GUAM’S CALVO DISPUTES SENATOR MCCAIN’S EARMARK COMMENTS

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GUAM’S CALVO DISPUTES SENATOR MCCAIN’S EARMARK COMMENTS Says military buildup funds nothing like ‘Bridge to Nowhere’

By Brett Kelman HAGÅTÑA, Guam (Pacific Daily News, Dec. 20, 2011) - Senator John McCain has repeatedly compared military spending on Guam to Alaska's controversial "Bridge to Nowhere" project, an often-cited example of federal money being spent in the wrong places.

Over the last few months, McCain has pushed his colleagues in Congress to cut about US$33 million in military funding for civilian projects on Guam. The projects are intended to counteract the socioeconomic impact of the military buildup, but McCain has said the military has no business paying for them.

"This funding is an absolute earmark for Guam and qualifies by any interpretation as a 'Bridge to Nowhere' in terms of whether it supports any currently on-going activities of the Department of Defense," McCain said on the Senate floor last week.

"You thought the 'Bridge to Nowhere' was bad?" McCain told the Huffington Post soon after. "This is 53 civilian school buses and 53 repair kits for US$10.7 million; US$12.7 million for a cultural artifacts repository. That's in the name of defense."

The "Bridge to Nowhere" was a 2006 plan to build a US$230 million bridge to an Alaskan island with only 50 residents, according to USA Today. The bridge was intended to connect Gravina Island, which also held an airport, to the city of Ketchikan, but it was highly criticized by lawmakers, including McCain. In fact, the project was bashed so badly that it has become an embarrassing black mark on any candidate who ever supported it, including former vice-presidential candidate Sarah Palin, who ran for the White House with McCain in 2008.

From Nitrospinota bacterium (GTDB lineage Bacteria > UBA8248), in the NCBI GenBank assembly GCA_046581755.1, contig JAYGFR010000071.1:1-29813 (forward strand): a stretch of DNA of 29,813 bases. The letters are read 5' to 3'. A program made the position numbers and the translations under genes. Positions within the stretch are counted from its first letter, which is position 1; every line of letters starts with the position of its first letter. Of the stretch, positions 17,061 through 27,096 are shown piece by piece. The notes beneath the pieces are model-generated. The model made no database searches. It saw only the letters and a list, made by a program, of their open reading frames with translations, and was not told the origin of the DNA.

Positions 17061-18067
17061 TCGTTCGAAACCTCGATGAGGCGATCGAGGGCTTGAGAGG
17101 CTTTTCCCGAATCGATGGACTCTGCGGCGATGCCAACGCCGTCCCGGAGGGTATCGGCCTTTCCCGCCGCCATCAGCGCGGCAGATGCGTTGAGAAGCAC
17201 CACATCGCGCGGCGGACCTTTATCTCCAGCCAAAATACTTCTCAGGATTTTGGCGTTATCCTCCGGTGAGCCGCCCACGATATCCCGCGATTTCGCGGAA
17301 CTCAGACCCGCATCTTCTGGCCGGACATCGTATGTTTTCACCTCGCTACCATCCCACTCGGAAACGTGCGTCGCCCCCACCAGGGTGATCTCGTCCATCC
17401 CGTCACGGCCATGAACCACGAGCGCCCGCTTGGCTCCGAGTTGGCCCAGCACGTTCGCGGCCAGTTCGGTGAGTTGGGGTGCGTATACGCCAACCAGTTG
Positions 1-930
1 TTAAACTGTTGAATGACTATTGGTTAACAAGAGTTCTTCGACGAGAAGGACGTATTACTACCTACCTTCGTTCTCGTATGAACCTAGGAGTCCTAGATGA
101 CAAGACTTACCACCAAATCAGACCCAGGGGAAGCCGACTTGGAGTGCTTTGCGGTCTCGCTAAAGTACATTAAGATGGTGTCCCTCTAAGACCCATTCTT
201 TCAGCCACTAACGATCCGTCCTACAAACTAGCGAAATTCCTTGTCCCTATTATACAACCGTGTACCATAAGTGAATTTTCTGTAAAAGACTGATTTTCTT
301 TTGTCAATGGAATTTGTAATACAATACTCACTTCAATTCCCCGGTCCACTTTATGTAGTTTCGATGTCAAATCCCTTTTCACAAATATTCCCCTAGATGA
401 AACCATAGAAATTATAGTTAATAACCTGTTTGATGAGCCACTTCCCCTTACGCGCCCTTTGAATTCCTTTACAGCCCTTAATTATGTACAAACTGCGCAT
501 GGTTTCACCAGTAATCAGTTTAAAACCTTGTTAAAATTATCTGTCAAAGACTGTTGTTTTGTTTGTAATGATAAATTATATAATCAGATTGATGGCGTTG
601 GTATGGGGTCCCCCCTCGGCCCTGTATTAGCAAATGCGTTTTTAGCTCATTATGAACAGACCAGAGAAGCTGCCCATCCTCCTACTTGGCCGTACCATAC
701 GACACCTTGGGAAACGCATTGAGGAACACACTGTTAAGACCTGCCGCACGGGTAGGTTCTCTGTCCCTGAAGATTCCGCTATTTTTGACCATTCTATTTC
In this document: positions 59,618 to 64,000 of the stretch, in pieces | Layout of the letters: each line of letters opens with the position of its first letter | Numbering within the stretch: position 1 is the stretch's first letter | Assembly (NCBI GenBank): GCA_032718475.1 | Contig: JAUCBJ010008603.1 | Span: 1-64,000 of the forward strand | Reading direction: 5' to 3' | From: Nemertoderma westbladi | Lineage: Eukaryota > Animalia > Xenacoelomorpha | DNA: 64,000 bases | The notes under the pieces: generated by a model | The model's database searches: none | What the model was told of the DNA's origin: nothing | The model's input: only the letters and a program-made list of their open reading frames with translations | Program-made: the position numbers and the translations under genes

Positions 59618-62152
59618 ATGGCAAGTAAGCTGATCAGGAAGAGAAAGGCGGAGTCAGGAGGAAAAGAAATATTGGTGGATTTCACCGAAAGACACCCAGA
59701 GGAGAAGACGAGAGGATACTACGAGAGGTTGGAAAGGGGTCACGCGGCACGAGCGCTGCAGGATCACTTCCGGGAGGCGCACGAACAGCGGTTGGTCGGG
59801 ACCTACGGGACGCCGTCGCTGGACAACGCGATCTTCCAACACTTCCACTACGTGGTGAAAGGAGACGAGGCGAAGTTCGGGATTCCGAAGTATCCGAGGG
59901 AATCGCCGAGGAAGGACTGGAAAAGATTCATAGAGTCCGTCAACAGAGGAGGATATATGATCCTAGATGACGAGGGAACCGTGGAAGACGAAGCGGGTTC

In contrast, the Guam projects that are under fire today include new school buses, a cultural repository, an expansion of the Department of Mental Health and Substance Abuse, a Centers of Disease Control and Prevention lab and an expansion plan for Guam Memorial Hospital.

The House of Representatives originally agreed to pay for these projects in a military spending bill, but McCain and his colleagues in the Senate convinced lawmakers to cut the funding. The spending bill is now waiting for President Barack Obama's signature, without the funding for Guam projects.

In response to McCain's statements, Gov. Eddie Calvo issued a statement yesterday explaining that the federal government committed to these projects because they are necessary.

"We support (the military buildup,) but we didn't ask for it. It is necessary for American defense and global security, but Sen. McCain should not make it sound like we requested some insignificant project to be funded," Calvo said. "The repository, the mental health facility and the school buses are needed because of the buildup."

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